It’s strange to say given that we are in the business of fire damage repair in Columbia, we are here for you, but we hope you never need to call us. Have a safe season.


• December 9, 2014 • No comments yet

Before you contact a home restoration company, there are some important things you need to know. Learn the facts about storm damage in Columbia, SC.  One good place to start assessing things is to categorize the damage. “Storm damage” encompasses a lot of different kinds of damage, all of which require a different approach.  Water damage is usually a factor in storms. There the goal is to wring it out and sort it out and sometimes throw it out with a variety of techniques and equipment.  Right on the heels of that same water damage can be mold growth. Removing it can look easy—just scrape it off, many will think. But if the goal is to remove it so it won’t grow back, and to get back to a surface that can be pained without showing stains, it’s a little more complicated.  Another type of storm damage in Columbia, SC, is structural. This can be caused by water, of course, but also by falling trees and other debris that can be hurled around in high wind storms.  When storm damage hits home in Columbia, SC, assessing how much damage you are facing can be more easily done by thinking along these types outlined here: water drying, mold removal, and structural damage.  Need a hand assessing the size of what you are confronting? Give us a call; we’ll be right over.

• December 9, 2014 • No comments yet

What’s the most important tip you can use when needing water damage repair in Greenville, SC—or anywhere? It’s simple: take 5 minutes and resist the urge to plunge in—yes, we know there is debris everywhere; we’ve been where you are at many times, or where you might find yourself one day, if you are reading this in preparation. Take the five minutes and do two rough calculations: how much will it cost me to do it myself, or if in a business, with my employees? The second question is, if you’re in a business, how much opportunity will I lose by focusing on damage repair instead of letting professionals do it?

We think of our job as not just water damage repair but as helping the customer put the mess behind them so they can get on with their business, their life, whatever they should be focusing on or enjoying, just as it was before the calamity happened.  Of course, you can do a great deal yourself—and we can supply equipment to help. But to get back on track, the first tip is to consider using professional muscle power behind the project, to get it over and done with fast.  But there also is a lot you can do to help, even if you rely on us. Think safety first—switch off the circuit breaker(s) in the area. Don’t use electrical equipment that’s designed to be in a dry place.  Make sure the source of the problem that’s causing the damage is blocked—a broken pipe, perhaps. If it’s not possible to stop the water coming in, call us quick.  Next, think about what you can save from damage or further damage. Time is critical; the longer things sit in water the worse it gets. Don’t trust your carpet. You might think it’s just damp, no big deal. But anything sitting on it like chair legs of furniture can wick up the water and get damaged. Move what furniture you can, put tarps under anything you can’t. And get inventive: try coasters under chair legs, or cups or anything that will create a barrier to the water in the carpet.  Soak up what you can—every wrung out towel helps get you just that much closer to dry.  Lastly, be ruthless. Toss what can’t be saved, quickly, to get it behind you emotionally. Make a record of what is lost for insurance purposes or other record keeping needs.  Homeowners who need water damage repair in Greenville, SC, can count on Catastrophe Services, Inc. CSI offers full service restoration and reconstruction throughout South Carolina and in parts of Georgia through our Columbia, Charleston, Greenville, SC and Augusta GA offices.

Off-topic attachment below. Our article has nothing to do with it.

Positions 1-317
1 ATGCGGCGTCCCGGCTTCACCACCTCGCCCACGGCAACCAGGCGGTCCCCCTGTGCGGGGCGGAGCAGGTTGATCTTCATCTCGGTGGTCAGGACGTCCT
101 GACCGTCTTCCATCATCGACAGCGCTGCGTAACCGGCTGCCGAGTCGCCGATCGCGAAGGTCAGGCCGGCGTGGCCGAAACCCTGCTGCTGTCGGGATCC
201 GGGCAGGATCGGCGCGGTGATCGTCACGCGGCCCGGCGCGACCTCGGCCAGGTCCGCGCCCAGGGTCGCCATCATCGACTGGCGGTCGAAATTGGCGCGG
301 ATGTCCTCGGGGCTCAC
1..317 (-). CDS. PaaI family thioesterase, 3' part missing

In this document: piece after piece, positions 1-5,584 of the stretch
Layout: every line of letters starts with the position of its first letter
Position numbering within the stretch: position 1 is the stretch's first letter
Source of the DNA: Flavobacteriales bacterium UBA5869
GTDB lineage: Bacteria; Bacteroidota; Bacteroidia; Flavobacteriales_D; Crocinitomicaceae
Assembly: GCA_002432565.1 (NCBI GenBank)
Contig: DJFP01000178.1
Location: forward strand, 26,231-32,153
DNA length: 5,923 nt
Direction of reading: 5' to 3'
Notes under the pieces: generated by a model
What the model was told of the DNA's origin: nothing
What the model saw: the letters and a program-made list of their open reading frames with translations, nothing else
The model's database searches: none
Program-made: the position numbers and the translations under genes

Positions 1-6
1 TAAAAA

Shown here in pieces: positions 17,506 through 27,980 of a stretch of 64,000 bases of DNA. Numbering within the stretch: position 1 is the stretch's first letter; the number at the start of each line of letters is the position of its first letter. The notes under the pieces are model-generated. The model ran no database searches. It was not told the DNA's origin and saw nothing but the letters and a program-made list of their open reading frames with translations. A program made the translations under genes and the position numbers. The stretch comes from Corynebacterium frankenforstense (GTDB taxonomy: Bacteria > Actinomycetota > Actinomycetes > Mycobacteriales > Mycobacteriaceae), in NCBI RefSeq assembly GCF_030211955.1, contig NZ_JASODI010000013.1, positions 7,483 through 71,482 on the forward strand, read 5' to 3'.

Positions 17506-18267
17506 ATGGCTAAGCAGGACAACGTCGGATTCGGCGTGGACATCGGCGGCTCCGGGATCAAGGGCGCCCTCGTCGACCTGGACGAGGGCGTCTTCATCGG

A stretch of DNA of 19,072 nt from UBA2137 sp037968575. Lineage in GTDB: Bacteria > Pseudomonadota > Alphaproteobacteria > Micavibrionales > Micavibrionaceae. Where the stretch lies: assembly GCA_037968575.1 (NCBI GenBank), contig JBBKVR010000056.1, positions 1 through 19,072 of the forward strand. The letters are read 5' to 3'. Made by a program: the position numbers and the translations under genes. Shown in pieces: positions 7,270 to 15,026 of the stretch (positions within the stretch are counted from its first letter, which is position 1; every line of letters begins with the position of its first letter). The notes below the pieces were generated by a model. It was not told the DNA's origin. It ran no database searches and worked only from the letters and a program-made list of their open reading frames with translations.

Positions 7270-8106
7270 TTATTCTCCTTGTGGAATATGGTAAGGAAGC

Call today for more information!

© 2014 - Catastrophe Services, Inc.